Jason Bateman's Second Wind

He's played the put-upon responsible son of an Enron-style corrupt executive, and a possible pedophile (his words), in last year's surprise hit movie "Juno." He's had a TV career that spans three decades.

Now, Jason Bateman co-stars opposite Will Smith and Charlize Theron in the holiday weekend superhero release, "Hancock."

Bateman discussed his new movie, experiences from a lifetime in the business, and plans for the future (including an "Arrested Development" movie) on "Popcorn" with Peter Travers on "ABC News Now."

Playing an idealistic PR executive whose life becomes indebted to Smith's drunk superhero character, Bateman admits that he didn't have to prepare much for the role. "Some people really try to play a different person, do a lot of research, and what not," he said. "I just try to find the part of me that's closest to what I think they want out of the character."

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The role of the straight man is familiar territory for Bateman. His portrayal of responsible Michael Bluth on the TV sitcom "Arrested Development" was praised by critics as one of the most complex of the type. His acting in the series simply responded to the outlandish antics of other characters (played by Jeffrey Tambor, Will Arnett and David Cross, among others), resulting in a deadpan character that resonated with viewers.

"You need a straight man, you need a funny man, and I'm happy to play the former," he said. "It's not the flashy role, so it's usually hard to cast that part sometimes, so I'll jump forward and take that. It also lends itself to what I think is funny: to react and to be dry as opposed to being the antagonist. I like being the protagonist, I like to react."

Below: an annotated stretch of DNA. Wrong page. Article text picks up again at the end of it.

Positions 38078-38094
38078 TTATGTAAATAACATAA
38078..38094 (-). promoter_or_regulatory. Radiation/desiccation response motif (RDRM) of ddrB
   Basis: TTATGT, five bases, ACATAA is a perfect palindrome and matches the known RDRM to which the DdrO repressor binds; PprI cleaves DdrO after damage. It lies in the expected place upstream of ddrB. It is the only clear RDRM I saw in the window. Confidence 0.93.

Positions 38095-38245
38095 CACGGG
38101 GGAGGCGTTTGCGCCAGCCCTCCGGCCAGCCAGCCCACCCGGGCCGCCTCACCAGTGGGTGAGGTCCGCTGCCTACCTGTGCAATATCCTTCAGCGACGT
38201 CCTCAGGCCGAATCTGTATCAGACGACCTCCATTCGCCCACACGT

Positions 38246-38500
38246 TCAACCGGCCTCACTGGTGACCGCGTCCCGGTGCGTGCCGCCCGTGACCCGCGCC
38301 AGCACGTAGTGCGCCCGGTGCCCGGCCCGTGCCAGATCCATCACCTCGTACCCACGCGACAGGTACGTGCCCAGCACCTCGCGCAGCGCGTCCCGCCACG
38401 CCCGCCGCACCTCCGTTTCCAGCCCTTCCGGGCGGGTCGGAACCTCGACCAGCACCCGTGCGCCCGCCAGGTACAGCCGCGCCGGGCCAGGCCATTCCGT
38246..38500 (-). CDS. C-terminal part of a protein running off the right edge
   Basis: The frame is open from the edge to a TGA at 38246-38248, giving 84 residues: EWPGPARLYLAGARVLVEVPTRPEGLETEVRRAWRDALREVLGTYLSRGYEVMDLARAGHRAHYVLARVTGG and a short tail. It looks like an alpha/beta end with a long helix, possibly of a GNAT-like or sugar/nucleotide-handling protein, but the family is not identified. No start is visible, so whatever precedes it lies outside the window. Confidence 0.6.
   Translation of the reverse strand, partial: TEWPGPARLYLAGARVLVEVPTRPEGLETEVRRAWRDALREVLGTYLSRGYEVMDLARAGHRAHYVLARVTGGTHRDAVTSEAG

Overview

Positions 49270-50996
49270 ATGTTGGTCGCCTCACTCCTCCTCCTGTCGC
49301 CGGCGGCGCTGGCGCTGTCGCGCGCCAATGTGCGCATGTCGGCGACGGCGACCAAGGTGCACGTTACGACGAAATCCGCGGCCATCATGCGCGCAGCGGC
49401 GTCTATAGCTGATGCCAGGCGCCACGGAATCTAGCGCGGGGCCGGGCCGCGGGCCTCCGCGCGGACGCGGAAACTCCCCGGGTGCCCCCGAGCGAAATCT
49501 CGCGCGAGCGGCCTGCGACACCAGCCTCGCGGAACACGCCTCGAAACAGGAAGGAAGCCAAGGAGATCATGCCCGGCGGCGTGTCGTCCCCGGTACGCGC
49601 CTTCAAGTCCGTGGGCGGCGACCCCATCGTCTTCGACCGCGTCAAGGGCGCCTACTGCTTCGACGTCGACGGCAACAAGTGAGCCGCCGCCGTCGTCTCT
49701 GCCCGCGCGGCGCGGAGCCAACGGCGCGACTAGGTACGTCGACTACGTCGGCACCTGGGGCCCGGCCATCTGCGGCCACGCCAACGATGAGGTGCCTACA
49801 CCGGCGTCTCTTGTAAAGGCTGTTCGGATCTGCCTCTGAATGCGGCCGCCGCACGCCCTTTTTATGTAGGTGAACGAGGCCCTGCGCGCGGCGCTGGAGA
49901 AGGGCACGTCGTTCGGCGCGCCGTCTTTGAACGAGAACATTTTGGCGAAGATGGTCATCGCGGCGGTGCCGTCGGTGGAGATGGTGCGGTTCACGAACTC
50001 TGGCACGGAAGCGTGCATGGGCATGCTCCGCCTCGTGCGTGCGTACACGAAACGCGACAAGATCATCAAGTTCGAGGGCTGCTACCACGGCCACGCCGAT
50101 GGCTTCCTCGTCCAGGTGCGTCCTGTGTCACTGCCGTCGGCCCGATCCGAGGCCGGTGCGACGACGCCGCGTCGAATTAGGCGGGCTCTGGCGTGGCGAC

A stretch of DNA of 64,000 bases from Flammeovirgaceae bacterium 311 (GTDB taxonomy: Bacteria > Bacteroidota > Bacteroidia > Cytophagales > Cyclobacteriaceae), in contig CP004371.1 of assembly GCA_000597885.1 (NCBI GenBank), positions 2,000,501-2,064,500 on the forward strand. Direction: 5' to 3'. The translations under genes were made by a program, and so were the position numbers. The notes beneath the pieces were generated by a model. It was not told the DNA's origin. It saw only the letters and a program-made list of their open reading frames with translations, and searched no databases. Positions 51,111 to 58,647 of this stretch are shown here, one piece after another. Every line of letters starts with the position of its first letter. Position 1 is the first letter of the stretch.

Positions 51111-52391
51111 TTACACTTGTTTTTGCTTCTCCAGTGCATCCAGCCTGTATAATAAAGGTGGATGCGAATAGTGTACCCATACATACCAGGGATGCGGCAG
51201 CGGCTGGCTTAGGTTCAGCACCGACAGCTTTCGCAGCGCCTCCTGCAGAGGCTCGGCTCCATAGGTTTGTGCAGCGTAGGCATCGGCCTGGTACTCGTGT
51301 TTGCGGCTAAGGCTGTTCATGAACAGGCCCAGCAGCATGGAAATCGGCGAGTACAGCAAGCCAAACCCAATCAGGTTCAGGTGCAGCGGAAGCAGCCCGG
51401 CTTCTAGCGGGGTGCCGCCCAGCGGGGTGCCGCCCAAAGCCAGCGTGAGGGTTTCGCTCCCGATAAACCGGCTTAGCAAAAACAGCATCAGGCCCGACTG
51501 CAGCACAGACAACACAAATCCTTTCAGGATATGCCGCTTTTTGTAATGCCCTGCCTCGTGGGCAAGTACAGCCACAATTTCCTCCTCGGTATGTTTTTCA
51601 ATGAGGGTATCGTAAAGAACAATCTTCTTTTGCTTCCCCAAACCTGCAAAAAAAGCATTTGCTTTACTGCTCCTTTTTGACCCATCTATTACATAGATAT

Bateman got his big break at age 12, as orphaned James Cooper on the television show "Little House on the Prairie." "It was a great way to come into the business as a young boy, being in the soft, warm, safe bosom of Michael Landon and his nice family there. I thought it was all going to be like that for the rest of my career," he recalled.

Future TV experiences weren't as idyllic as "Little House." But his early experience on that show taught him a lesson he still considers essential. "As I went on to these more typical, prickly sets, I knew that you could, in fact, get the day done by being nice," he said. "So, I knew that this didn't have to be that day and ... if I was ever in the position to influence a tone of a set, that I would do it the way Michael Landon did it."

His success at a young age turned him into a teen idol, starring on such shows as "Silver Spoons" and "The Hogan Family," and movies like "Teen Wolf Too." Bateman tried to prevent it from going to his head. "Anybody who's a teenager, who was on a television show, was a teen idol. It comes with the package. So, I never took it seriously unless it was a sad day. Then, I'd go out and buy a teen magazine and look at myself a little bit and find a quiet room somewhere," he joked.

The 1990s were a lean time for Bateman. He appeared in bit parts on TV shows and the odd movie role here and there. It was "Arrested Development" that brought him back to the public spotlight. "All roads lead back to that," he said. "There were not a lot of people -- well, there were a few million -- that watched the show, but a lot of people in Hollywood did, and those are the people that hire in my line of work, so that was lucky for me."

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